I've had limited exposure to self-defense classes, but I have qualified several times with a handgun for the military**.
In those cases, we were taught a similar method of draw (Strong side to chest and then out to target).
When I was taught, I was told that one of the primary reasons we were learning to draw like that was that it actually provides three areas to shoot from.
As soon as it clears the holster, the barrel (and your arm) are turned parallel to the ground. If the BG is closing in, you can shoot from that position with relative stability (maybe not awesome accuracy without practice, but relative stability).
When you bring the weapon to your chest, now supported by your off-hand, you can still shoot from that position. Maybe not comfortably, but you know what I'm getting at.
Then, if the target is still a "safe" enough distance, you bring the weapon out into a good isosceles stance.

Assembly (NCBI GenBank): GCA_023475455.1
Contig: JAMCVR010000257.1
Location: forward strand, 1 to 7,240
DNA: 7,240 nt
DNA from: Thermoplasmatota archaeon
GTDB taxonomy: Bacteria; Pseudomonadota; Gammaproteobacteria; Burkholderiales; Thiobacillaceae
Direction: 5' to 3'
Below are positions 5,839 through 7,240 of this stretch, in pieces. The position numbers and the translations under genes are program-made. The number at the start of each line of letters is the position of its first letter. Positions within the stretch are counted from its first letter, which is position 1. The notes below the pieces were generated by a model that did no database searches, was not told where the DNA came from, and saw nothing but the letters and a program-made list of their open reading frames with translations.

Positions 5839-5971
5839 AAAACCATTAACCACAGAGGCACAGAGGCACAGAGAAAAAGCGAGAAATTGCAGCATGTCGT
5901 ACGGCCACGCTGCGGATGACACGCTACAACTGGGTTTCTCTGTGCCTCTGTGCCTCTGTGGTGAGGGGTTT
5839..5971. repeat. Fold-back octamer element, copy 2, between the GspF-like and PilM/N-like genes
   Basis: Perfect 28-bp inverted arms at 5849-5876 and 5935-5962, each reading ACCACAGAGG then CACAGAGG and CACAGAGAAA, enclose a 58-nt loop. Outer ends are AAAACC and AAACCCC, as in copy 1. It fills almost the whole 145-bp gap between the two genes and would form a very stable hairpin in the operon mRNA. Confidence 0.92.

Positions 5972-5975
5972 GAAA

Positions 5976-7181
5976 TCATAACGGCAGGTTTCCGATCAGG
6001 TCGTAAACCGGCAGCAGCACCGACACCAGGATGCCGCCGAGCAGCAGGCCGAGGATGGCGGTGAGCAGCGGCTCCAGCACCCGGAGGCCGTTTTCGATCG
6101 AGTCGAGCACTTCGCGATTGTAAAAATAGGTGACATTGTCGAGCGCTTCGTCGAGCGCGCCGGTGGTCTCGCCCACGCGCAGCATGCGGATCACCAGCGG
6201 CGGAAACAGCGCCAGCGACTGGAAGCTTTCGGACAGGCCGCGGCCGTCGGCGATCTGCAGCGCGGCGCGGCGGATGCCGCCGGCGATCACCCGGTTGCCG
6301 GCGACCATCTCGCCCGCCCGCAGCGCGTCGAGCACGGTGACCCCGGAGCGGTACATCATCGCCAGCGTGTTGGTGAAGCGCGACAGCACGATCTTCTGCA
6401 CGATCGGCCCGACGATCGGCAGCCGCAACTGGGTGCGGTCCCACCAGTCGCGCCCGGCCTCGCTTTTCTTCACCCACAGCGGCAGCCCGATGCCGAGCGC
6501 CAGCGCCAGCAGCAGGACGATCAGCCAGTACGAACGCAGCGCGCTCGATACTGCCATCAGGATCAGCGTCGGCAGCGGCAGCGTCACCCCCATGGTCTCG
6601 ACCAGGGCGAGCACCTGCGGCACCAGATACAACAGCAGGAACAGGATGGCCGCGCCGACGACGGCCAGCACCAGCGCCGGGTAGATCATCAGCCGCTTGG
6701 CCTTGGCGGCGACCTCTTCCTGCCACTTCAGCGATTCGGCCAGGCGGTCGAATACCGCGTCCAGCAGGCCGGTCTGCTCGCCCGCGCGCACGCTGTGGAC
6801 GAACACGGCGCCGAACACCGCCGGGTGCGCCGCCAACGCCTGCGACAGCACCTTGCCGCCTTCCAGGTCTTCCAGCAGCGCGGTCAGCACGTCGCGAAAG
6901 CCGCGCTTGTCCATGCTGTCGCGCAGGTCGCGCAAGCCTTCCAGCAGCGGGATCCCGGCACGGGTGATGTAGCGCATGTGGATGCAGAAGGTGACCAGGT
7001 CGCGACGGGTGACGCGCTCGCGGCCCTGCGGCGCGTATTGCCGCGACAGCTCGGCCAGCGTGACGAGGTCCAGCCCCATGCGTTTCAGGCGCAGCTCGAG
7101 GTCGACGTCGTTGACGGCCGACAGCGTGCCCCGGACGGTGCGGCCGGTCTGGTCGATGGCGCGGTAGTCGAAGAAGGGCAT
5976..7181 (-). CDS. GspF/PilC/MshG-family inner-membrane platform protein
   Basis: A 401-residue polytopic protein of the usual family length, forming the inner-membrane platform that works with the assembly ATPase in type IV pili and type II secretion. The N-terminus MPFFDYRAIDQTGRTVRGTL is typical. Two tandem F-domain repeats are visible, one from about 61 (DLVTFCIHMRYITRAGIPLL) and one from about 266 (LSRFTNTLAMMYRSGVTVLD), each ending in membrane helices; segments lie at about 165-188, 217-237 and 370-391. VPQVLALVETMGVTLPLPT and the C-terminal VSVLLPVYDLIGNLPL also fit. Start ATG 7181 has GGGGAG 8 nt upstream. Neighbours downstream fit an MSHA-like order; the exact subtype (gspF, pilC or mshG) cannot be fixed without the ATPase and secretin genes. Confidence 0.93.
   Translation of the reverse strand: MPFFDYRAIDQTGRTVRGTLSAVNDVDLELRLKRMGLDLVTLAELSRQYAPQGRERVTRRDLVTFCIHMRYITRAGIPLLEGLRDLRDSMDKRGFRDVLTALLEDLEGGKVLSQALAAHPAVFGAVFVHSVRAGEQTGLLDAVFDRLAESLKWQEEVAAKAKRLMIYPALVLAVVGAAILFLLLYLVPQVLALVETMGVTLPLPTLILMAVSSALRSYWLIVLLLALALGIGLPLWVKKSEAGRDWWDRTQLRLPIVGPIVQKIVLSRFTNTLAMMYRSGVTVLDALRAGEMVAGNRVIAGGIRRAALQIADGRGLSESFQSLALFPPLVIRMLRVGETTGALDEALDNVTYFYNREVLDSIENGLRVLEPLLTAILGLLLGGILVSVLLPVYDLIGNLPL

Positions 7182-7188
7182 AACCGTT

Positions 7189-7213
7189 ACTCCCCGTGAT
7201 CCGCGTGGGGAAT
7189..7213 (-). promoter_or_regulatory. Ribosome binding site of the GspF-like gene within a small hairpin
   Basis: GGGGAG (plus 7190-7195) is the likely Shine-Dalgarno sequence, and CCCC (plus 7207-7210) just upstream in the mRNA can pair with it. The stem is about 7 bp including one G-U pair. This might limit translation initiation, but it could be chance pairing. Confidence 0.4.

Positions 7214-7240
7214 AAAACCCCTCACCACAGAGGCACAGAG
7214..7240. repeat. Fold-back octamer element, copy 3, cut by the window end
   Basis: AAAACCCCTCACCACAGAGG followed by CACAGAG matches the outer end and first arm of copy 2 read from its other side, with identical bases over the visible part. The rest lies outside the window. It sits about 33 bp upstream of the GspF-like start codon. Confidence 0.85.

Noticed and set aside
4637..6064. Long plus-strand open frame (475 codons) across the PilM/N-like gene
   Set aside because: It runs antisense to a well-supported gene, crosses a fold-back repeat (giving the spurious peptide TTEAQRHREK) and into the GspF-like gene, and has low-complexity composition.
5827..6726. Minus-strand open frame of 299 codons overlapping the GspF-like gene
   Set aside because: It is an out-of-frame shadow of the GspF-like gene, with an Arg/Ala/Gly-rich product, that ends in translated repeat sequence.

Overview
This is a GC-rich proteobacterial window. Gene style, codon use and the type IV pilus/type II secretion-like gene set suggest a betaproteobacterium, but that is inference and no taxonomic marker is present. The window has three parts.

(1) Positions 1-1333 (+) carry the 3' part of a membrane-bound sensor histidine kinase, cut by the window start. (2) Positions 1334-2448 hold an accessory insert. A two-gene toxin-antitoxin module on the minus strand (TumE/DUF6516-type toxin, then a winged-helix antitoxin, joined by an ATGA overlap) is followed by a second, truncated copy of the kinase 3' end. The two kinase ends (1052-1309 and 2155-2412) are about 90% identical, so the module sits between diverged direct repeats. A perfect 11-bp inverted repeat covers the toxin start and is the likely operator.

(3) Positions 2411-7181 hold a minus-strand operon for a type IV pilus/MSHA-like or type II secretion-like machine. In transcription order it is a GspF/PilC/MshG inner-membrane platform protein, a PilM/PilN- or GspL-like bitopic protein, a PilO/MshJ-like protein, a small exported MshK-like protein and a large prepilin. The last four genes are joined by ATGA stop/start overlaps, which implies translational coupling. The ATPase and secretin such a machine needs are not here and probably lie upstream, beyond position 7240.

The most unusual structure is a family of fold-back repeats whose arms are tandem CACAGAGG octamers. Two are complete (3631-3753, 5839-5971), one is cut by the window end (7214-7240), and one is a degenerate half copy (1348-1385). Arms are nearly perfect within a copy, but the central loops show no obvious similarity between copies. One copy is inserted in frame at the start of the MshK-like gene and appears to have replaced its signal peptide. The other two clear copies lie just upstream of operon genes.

As far as the one-handed shooting, I do that routinely for practice, both strong- and off- hand, for some of the reasons stated above. God forbid I have someone with me that I need to shield, or I've been injured myself, I'm holding off another BG, etc.
**I'm a reservist, so I dont get nearly the training with a handgun I'm sure the active guys do/did, so hopefully someone else can chime in. I do alot of training on my own with my own handguns and AR-15, so I'm sure not everything I do is "proper", as it were. Personally I wish the reservists would do much more shooting that we currently do...